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  • ladder truck justification

    I work in a small community that has a building heighth requirement of 52 feet. Our current aerial apparatus is 75 Ft. The Chief is trying to convince the city manager that this is not adequate. We are looking for specifications that recommend what size ladder is needed based on building heighth, setbacks, etc. I have been unsuccessful so far. Does anyone have any suggestions?

  • #2
    I'm not sure myself but I'd say try ISO NFPA, or may be insurance companies. Also my department's truck is used more for length then hieght. We run a 100' platform and no building in town is over three stories, but many of the lots and construction features requires us to need lenght.

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    • #3
      SFDE12 gave you pretty much the same sources that I thought of. The only other thing I would suggest is to grab yourself a camera, a notebook, and a tape measure and start pounding some ground.

      Go out to various places and measure the setbacks (be sure to allow for cars in parking lots & such if you take your measurements after business hours).

      Also - if you have a place that has a large open grassy area between the building and good "solid" ground - like a parking lot - then measure to the parking lot for your setback and not into the grassy area - never know when it might be too soft to use.

      Once you have gathered your info. then just head back to the station and do the math to show how long a reach your aerial device needs to SAFELY reach these building.

      (Be sure to emphasize the safety factor - that's the current trend in political crusades right now - making things safer for the Fire & EMS workers)

      Organize the Pictures, measurements, and Calculations into an easy to understand presentation and then present it to the city manager.

      If you really want to play "dirty pool" you might also "leak" your data to the local papers. Headline - "In house study shows Fire Department Equipment Inadequate"

      (Please Note that I am not suggesting that you do this - I am merely stating that is a card in your hand if you wish to play it)

      Good luck in your quest - I wish you the best of luck convincing the powers that be of your needs.

      Take Care - Stay Safe - God Bless
      Stephen
      FF/Paramedic

      Shoulda run the spell check the first time

      [ 11-07-2001: Message edited by: N2DFire ]
      Take Care - Stay Safe - God Bless
      Stephen
      FF/Paramedic
      Instructor

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      • #4
        In agreement w/ N2DFIRE - go find a building where your truck won't reach the roof from the street/parking lot. Get the owner's permission and go set up. Extend the ladder out completely, and take a picture of it not reaching the roof. Then get the owner on your side in that the owner is paying taxes and there isn't a first due aerial that can reach the roof.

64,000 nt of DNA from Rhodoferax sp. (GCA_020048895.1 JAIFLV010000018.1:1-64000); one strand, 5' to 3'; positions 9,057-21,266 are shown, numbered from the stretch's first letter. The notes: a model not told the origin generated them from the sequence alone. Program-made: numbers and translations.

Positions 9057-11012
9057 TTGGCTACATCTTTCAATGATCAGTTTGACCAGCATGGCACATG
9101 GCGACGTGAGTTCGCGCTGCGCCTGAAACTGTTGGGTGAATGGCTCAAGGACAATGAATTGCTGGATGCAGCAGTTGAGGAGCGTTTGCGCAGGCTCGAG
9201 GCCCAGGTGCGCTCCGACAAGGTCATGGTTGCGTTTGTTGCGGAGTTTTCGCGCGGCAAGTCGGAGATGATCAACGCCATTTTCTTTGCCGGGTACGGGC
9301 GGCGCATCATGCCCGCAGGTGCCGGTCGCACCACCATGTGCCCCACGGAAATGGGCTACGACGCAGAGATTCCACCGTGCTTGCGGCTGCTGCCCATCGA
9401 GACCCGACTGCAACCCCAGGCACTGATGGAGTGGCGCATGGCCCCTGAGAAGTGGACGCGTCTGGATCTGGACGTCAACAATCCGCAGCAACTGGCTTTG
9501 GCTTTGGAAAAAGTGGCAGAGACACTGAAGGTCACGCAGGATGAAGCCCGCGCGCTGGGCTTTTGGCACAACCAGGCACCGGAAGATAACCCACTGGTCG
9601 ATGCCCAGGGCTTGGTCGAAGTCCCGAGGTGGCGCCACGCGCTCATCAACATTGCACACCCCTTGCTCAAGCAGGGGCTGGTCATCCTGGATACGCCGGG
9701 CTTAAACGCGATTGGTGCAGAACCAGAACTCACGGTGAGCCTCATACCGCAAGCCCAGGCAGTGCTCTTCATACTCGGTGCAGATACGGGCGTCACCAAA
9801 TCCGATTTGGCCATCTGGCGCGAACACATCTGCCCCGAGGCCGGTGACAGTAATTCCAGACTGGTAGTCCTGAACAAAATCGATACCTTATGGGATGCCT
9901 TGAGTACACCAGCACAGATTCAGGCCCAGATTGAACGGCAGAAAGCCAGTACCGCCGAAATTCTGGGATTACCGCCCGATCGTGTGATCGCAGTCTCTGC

Question that the city manager may come back w/ - how close is the closest 95' (or greater) aerial?

        Stay Safe

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        • #5
          A few years back we had a lumberyard fire. We had several 100 foot aerials/towers in operation. This was a single story building. However, the building was in the middle of six or eight others and the towers were positioned outside the complex. By having the reach, we were able to prevent extension to any other building (even though there was only 20' between. Without the 100 foot units, the job would have been much harder.

          Height is not the only thing we need to worry about.

          Other uses:

          Trash piles
          Mulch piles
          Changing light bulbs at local softball field (laugh if you want, makes them more receptive to the idea and we get to do operator training)
          Getting to the chimney on a 2 1/2 story home that sits back 50' from road when ground is icy or snow covered
          Local police have used to take aerial pictures of fatal accident locations
          Anthrax response (well not really, but it seems to be a selling point for lots of things these days)
          The above is MY OPINION only and not that of anyone else. I am not representing any organization in making a post here!!!!

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          • #6
            Another suggestion I would give you is to call your favorite aerial manufacturer. Generally they will be more than happy to bring a demo to your city since you may spend $600,000-$1,000,000 on one of their products. Drive it to different areas in town and set it up. Find out just what it will take for certain buildings. Also, keep in mind the access for certain areas. That will determine which type of aerial, a mid-ship or rear-mount turn table, is in your best interest. Good Luck!

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